Life after being born again

Life after being born again

Life after being born again
April 26
20:13 2017

She walks past the shadows of old trees and freshly cut grass. Her girlfriend hugs her hips as she walks her great dane.

At this dog park in Fort Worth, she feels comfortable. The dogs are all good and nobody stares.

It’s a normal Saturday for Texas Women’s University graduate student Gen Mayet.

It’s been months since Mayet flew 9,000 miles to Bangkok, Thailand to undergo sex reassignment surgery. To her, the surgery was a lifesaver.

“It was like having a rotten tooth that needed to get pulled — it was just always hurting and hurting and now, after having it gone, it’s a relief,” she said. “I had all the pressure of feeling not like myself, and trying to ‘pass’ as being a female. Now, I’m me.”

She finds her sense of normality now that she’s back home.

A new home

The good days outnumber the bad, but she has encountered complications.

After months of smooth sailing, she had a “serious” complication with the operation. She struggled to find medical help in the U.S.

“I felt mistreated by the American health care system,” she said. “My doctors in Thailand were great, but here is where I found problems.”

Mayet visited four separate doctors before finding someone who agreed to treat her. She had doctors refuse to examine her, and those who did listen ended up writing her a prescription that ultimately didn’t help.

Though she characterized the complications from the surgery as “serious,” she said her treatment in Thailand was top-notch.

She said most of the gynecologists and plastic surgeons she visited berated her about traveling to Thailand. Mayet was shamed for not undergoing surgery with them.

Dr. Alan Dulin of the American Institute for Plastic Surgery was the worst encounter.

“For the entire 10 minutes of examination, he was very forceful, unfriendly and condescending,” Mayet said.

Dr. Dulin was more concerned about the price she paid in Thailand and why she chose surgery there over AIPS, as opposed to providing what Mayet called “quality care.”

After 16 hours of wasted time and sitting in doctor offices only to be turned away, shamed or ignored, she finally found a surgeon who would help rectify the situation.

Mayet doesn’t know exactly how her treatment was poor, but she said suspects a few reasons. She figured there was a lack of confidence in the procedure, there were biases against the trans community and there was a fear of getting involved in surgery that was performed overseas.

Her surgery aligned her mind and body, but in her time back home she said she’s found a country misaligned with her.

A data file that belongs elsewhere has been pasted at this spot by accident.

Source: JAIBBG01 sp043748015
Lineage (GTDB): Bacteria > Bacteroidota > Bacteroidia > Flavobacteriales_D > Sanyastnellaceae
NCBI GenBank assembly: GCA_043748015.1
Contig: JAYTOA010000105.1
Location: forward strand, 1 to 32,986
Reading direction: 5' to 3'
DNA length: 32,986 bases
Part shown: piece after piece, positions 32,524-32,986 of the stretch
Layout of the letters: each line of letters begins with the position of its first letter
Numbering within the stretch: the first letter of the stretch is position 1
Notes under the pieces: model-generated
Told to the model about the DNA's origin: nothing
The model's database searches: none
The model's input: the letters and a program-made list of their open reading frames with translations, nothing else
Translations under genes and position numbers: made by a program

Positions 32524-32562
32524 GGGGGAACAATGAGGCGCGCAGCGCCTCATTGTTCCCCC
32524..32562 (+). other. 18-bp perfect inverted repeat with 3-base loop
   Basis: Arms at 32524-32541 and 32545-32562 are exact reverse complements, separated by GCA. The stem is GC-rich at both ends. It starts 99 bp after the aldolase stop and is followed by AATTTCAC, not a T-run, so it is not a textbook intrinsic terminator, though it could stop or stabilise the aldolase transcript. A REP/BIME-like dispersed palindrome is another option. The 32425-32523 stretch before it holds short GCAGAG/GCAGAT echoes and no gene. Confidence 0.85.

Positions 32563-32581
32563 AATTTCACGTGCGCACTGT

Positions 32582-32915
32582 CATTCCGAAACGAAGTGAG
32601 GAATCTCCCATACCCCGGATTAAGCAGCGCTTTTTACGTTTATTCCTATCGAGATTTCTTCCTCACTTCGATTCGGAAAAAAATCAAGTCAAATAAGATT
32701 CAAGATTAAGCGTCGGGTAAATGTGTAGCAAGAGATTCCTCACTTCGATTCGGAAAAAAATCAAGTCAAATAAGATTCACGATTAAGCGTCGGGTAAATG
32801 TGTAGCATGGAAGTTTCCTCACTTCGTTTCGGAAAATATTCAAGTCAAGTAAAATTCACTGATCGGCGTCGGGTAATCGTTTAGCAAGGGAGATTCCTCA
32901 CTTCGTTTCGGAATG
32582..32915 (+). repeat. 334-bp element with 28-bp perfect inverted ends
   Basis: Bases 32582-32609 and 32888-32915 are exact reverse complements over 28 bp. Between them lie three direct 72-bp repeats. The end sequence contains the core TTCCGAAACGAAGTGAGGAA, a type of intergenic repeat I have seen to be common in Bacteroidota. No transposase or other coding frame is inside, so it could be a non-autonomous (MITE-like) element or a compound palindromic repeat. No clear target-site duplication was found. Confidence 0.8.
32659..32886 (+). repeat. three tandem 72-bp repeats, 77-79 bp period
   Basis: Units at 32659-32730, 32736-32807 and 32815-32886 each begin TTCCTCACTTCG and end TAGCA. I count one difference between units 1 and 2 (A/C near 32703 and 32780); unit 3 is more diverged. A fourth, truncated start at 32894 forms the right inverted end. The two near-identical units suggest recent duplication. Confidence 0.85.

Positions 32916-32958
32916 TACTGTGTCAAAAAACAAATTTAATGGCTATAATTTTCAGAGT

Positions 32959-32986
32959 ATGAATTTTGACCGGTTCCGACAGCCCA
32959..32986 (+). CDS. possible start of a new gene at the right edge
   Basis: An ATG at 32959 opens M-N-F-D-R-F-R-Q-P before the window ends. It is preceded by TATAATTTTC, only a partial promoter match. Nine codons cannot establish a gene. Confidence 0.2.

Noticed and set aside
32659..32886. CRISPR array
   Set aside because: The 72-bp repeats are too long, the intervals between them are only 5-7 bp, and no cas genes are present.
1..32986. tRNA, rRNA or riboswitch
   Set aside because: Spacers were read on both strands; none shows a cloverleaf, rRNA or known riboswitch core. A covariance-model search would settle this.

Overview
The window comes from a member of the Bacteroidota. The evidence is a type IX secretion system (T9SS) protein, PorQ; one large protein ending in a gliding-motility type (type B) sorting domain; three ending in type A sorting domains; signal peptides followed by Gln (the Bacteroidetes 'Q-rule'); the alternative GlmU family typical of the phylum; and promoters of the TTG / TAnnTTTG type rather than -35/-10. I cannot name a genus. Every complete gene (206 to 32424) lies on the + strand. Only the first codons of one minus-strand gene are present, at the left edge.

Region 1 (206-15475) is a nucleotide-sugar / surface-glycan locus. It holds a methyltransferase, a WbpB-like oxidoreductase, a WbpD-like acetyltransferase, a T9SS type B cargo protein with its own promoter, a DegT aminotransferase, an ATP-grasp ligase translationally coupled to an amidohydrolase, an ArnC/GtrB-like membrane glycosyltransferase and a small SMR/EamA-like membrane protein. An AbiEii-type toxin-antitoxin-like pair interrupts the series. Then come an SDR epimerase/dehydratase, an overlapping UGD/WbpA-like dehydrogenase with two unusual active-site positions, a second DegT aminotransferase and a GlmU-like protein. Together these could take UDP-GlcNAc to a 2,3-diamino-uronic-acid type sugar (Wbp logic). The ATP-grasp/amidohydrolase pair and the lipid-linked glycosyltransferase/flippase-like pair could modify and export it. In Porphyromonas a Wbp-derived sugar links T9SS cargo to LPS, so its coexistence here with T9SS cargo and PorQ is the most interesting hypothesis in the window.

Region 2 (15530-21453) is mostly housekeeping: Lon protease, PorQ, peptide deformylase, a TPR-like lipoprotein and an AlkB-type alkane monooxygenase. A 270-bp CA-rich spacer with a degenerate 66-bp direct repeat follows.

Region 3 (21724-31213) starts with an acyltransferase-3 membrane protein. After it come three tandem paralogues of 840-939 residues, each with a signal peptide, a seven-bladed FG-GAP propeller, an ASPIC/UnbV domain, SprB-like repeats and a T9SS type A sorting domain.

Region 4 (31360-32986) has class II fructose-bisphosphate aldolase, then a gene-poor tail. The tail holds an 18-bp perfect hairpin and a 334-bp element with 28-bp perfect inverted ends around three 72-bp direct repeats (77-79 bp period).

Work in progress

She was minding her own business on the elliptical machine at 24-hour Fitness one day when a man approached her and told her she wasn’t welcome.

She’s since switched gyms, but from showering in the locker rooms to working out, it’s hard for her to feel safe.

Mayet has spent years and thousands of dollars realizing herself. She has the birth certificate, the anatomy and use the women’s bathroom.

In some ways, the world around her her hasn’t caught up, which has led to further complications.

She watches videos on how to train her voice to sound more feminine. She wears hats to hide the thinning hair on her scalp and undergoes electrolysis to permanently remove her facial hair.

Being called “sir” constantly slights her identity. She doesn’t hesitate to correct them.

“It hurts every time,” she said.

She hasn’t gone on this journey of self-discovery alone. Her girlfriend, Kate Ford, has been with her from Bangkok and has followed her every step of the way.

“None of this would have been possible without Kate,” she said. “She’s been everything to me over these past few months.”

But Mayer will begin to follow Ford to the waiting rooms and her doctors appointments in the months to come.

Mayet cryogenically froze a sample of her semen before undergoing surgery in Bangkok. And after burning through several credit cards and generous donations from friends and family, Ford is now 12 weeks pregnant.

It wasn’t cheap, but Ford and Mayet are ready to start a family together. She says their children will choose how to identify themselves.

Their baby represents a second chance, a new life and an opportunity to correct the mistakes their parents made.

“It’s a boy until we’re informed otherwise,” Mayet said.

Featured Image: Gen Mayet, 40, underwent sex reassignment surgery in Bangkok. Now back home, she’s encountered complications. Austin Jackson

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Austin Jackson

Austin Jackson

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